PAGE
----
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Not ‘isolated incidents’: Recent Canadian transit attacks reflect larger issues, says union

By Olivia Bowden, Producer

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    Toronto, Ontario (CTV Network) — Representatives from the largest transit workers union in Canada say recent violent attacks are emblematic of larger issues at play.

“We’ve never been exposed to this kind of violence before. We can’t keep calling them isolated incidents, if they keep happening,” said Marvin Alfred, the president of the Local 113 branch of the Amalgamated Transit Union. The union represents more than 34,000 workers across the country.

The Amalgamated Transit Union (ATU) said in a news release Tuesday that violence on public transit across Canada is “on the rise” and there has been an “alarming increase of unprovoked attacks.”

The ATU’s statement comes after multiple attacks were reported on Toronto public transit, including on a streetcar and the subway. As well, reports of attacks on buses in Vancouver, Edmonton and Winnipeg have the union concerned.

In the news release, the union stated that it has repeatedly called for both transit agencies and municipalities to implement “greater security measures.” Now, it is urging that a national task force be created, supported by all levels of government, to address violence on public transit.

John Di Nino, the president of the ATU, told CTV’s Your Morning Thursday that the union wants to sit down with all stakeholders and levels of government to discuss safety practices not only to protect their members, but the public.

“Our vision is that we would help spearhead this taskforce, and try to identify some of the root causes… We know that thousands of assaults go unreported, and we want to quantify what that looks like across the country,” he said.

The ATU would then work with transit agencies to discuss whether safety barriers should be implemented, or whether more funding is needed, said Di Nino.

In terms of the root causes, Di Nino said the impact of the pandemic on mental health, and the crunch of interest rates and skyrocketing cost of living have people feeling pressured, and struggling.

“Transit isn’t cheap anymore for the riders. We need to look at competitive and fair ticket prices for people to get on them. It’s just becoming so unaffordable to live in our cities, and people are frustrated,” he said.

When transit agencies increase fares, when transit services are cut, and when the economy takes a tumble, workers who are easily identifiable in uniform become targets, he said.

In the past few days, police said a woman was stabbed on a Toronto streetcar, two Toronto Transit Commission workers were assaulted heading to work, a TTC worker was shot with a BB gun and a person wearing a religious head covering was hit at a subway station in what police say was a hate-motivated assault.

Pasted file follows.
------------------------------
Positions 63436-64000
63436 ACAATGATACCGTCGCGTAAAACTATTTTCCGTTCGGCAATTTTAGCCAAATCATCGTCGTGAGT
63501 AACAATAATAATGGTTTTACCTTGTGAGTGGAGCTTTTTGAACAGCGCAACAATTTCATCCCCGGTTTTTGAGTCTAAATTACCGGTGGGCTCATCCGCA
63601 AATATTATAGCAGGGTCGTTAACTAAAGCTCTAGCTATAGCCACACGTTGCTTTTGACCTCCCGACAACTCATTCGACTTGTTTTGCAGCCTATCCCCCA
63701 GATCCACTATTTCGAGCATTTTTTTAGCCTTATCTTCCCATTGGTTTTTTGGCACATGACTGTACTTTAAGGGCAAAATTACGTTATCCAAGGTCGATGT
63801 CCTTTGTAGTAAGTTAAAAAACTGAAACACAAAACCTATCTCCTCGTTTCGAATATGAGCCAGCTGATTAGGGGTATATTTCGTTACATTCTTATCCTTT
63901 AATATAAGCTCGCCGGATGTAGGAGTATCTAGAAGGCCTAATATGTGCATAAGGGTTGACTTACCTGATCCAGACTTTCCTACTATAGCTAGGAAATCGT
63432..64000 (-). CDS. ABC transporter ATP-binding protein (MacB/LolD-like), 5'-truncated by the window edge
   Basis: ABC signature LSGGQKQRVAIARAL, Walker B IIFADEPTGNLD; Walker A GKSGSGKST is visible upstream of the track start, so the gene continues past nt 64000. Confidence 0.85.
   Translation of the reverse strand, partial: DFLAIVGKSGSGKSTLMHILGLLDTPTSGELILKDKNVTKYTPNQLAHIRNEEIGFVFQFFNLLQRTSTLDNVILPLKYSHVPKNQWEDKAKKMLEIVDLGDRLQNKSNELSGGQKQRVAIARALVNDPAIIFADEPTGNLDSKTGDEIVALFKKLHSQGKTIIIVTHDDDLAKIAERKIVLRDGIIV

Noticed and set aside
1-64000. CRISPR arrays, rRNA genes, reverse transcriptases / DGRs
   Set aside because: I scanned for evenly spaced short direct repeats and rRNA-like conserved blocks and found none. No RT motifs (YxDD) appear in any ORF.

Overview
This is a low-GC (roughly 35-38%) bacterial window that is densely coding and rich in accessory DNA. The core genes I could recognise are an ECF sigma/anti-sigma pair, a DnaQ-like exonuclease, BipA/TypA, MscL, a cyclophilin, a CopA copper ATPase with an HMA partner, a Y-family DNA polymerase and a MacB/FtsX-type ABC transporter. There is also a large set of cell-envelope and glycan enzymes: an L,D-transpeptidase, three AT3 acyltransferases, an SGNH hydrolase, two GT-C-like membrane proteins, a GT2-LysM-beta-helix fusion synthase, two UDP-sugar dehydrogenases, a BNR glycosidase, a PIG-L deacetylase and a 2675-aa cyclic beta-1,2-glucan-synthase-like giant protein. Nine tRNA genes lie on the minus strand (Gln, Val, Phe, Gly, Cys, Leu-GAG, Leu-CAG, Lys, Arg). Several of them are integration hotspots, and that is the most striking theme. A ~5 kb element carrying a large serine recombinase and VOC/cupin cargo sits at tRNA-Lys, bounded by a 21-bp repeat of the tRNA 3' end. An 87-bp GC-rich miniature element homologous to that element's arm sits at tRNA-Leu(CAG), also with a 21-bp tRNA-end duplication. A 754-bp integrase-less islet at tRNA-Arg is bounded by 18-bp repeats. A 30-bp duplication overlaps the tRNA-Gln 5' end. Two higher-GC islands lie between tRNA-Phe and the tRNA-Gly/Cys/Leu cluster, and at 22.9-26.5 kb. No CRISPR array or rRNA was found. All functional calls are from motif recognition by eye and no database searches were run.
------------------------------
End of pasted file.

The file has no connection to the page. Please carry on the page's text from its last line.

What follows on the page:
On Tuesday, the press secretary for Toronto Mayor John Tory said he plans to meet with TTC, police and union leaders later this week to discuss safety.

In Edmonton, police have reported 35 violence incidents on transit property, including nine weapon-related reports since the start of 2023. WHY ARE THESE ATTACKS OCCURRING?

The December swarming death of a homeless man in Toronto, in which eight teenaged girls were charged, along with a recent swarming attack of a TTC bus driver, are indications of how social media could potentially help organize these kinds of attacks, said Tracy Vaillancourt, the Canada research chair in School-Based Mental Health and Violence Prevention.

“In a sense you feel anonymous and you feel invincible and you do things that you normally wouldn’t do in a smaller group…the larger the group gets, the more problematic the behaviour is,” she said in an interview with CTV National News.

Additionally, Kelly Sundberg, a criminologist and associate professor at Mount Royal University in Calgary, told CTV National News that transit systems are where unhoused people go for shelter, especially in the winter months—indicating a lack of social safety net for those in need.

It’s important that those people have a warm place and security can’t push them out, but transit also needs to be safe, he said.

Prime Minister Justin Trudeau was also asked about the transit safety concerns on Tuesday. He said the federal government will continue to work with provinces to ensure public transportation is safe.

“If there is a role for the federal government to step up, we will no doubt step up,” he said at a news conference. “It’s something we are happy to partner with provinces and municipalities on.”

With files from CTV News Toronto and CTV National News.

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